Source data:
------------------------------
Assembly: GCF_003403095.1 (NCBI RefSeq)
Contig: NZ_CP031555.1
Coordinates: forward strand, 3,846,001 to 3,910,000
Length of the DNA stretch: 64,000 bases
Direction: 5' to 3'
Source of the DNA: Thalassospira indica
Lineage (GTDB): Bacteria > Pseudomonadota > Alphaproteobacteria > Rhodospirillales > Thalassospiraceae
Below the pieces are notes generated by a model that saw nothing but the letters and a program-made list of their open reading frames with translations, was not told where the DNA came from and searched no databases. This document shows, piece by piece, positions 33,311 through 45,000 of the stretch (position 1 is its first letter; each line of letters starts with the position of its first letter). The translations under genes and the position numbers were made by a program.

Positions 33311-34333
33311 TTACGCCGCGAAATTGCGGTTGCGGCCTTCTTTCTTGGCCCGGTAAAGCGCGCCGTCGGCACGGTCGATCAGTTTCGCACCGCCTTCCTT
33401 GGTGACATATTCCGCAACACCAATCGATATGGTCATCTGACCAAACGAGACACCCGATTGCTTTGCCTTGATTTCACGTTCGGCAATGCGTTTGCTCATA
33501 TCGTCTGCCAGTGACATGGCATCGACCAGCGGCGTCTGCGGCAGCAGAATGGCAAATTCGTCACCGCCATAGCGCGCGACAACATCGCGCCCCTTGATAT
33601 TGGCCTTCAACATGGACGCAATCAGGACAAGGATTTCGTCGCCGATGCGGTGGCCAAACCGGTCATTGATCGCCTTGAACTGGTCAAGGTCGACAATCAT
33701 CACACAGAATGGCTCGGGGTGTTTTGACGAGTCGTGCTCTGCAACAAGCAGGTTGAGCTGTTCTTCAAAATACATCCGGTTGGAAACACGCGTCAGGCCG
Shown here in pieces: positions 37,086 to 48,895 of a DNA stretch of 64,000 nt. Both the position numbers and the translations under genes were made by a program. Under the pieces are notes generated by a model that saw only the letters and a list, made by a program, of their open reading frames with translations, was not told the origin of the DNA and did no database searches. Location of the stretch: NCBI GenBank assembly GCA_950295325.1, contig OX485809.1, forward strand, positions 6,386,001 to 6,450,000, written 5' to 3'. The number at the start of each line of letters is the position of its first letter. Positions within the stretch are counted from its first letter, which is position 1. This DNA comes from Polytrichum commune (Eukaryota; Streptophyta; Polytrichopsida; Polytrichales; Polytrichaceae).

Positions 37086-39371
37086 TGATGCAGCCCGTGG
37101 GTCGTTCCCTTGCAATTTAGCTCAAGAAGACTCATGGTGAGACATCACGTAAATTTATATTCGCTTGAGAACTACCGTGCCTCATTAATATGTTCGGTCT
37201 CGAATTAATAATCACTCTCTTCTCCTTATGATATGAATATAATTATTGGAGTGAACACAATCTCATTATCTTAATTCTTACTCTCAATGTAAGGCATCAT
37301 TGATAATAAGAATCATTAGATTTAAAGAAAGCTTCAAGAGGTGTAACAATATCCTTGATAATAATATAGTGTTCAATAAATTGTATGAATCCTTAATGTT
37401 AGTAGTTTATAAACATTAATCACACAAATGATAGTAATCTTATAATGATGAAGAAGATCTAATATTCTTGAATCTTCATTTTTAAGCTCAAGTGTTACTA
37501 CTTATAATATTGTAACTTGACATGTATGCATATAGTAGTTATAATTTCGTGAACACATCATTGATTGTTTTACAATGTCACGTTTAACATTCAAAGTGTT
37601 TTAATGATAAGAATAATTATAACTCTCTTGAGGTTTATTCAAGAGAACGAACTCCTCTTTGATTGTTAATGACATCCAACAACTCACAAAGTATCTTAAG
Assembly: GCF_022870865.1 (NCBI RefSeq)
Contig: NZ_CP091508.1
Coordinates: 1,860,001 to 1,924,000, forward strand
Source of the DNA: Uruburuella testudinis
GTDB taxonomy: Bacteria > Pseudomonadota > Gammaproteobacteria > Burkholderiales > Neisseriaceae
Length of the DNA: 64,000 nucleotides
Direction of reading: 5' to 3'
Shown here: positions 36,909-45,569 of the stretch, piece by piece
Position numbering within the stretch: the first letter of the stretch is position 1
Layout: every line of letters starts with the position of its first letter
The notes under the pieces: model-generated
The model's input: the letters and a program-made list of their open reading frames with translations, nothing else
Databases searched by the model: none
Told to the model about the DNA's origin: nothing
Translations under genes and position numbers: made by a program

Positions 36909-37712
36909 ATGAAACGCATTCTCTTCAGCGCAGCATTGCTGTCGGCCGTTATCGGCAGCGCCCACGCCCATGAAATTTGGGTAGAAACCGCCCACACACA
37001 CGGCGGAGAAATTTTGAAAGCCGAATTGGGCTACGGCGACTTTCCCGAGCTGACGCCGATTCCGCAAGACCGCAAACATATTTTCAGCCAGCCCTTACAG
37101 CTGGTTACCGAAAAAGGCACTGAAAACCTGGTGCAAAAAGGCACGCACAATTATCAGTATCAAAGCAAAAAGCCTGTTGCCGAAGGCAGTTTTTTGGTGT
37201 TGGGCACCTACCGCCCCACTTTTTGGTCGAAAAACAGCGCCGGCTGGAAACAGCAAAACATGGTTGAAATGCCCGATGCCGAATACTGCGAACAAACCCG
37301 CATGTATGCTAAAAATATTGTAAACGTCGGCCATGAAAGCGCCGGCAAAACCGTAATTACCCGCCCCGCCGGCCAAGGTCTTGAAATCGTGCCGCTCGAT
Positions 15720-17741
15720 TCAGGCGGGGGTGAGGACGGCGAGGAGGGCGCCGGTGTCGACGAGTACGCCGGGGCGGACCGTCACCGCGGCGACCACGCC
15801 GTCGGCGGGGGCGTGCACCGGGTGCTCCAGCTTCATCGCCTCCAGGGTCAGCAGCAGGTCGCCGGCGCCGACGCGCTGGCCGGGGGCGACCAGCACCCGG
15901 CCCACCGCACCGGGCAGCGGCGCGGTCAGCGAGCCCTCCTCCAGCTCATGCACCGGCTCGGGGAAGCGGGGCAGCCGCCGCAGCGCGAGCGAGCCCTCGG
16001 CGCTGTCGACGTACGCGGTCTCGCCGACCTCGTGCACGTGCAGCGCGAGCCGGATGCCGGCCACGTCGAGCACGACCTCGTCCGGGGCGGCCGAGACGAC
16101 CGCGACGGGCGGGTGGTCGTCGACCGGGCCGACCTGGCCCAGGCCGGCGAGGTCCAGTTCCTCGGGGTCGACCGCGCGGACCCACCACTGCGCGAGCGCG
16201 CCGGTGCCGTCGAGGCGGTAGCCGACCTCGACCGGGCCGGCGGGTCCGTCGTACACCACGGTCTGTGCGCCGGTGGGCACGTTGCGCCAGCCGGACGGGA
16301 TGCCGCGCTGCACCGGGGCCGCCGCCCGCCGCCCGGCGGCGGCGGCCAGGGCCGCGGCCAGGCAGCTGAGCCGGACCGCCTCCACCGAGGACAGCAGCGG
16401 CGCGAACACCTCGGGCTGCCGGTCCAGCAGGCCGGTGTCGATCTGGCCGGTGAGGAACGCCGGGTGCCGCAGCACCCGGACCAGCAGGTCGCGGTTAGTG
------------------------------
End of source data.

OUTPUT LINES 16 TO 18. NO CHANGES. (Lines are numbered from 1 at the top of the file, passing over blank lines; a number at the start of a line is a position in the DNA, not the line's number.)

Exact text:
Positions 37086-39371
37086 TGATGCAGCCCGTGG
37101 GTCGTTCCCTTGCAATTTAGCTCAAGAAGACTCATGGTGAGACATCACGTAAATTTATATTCGCTTGAGAACTACCGTGCCTCATTAATATGTTCGGTCT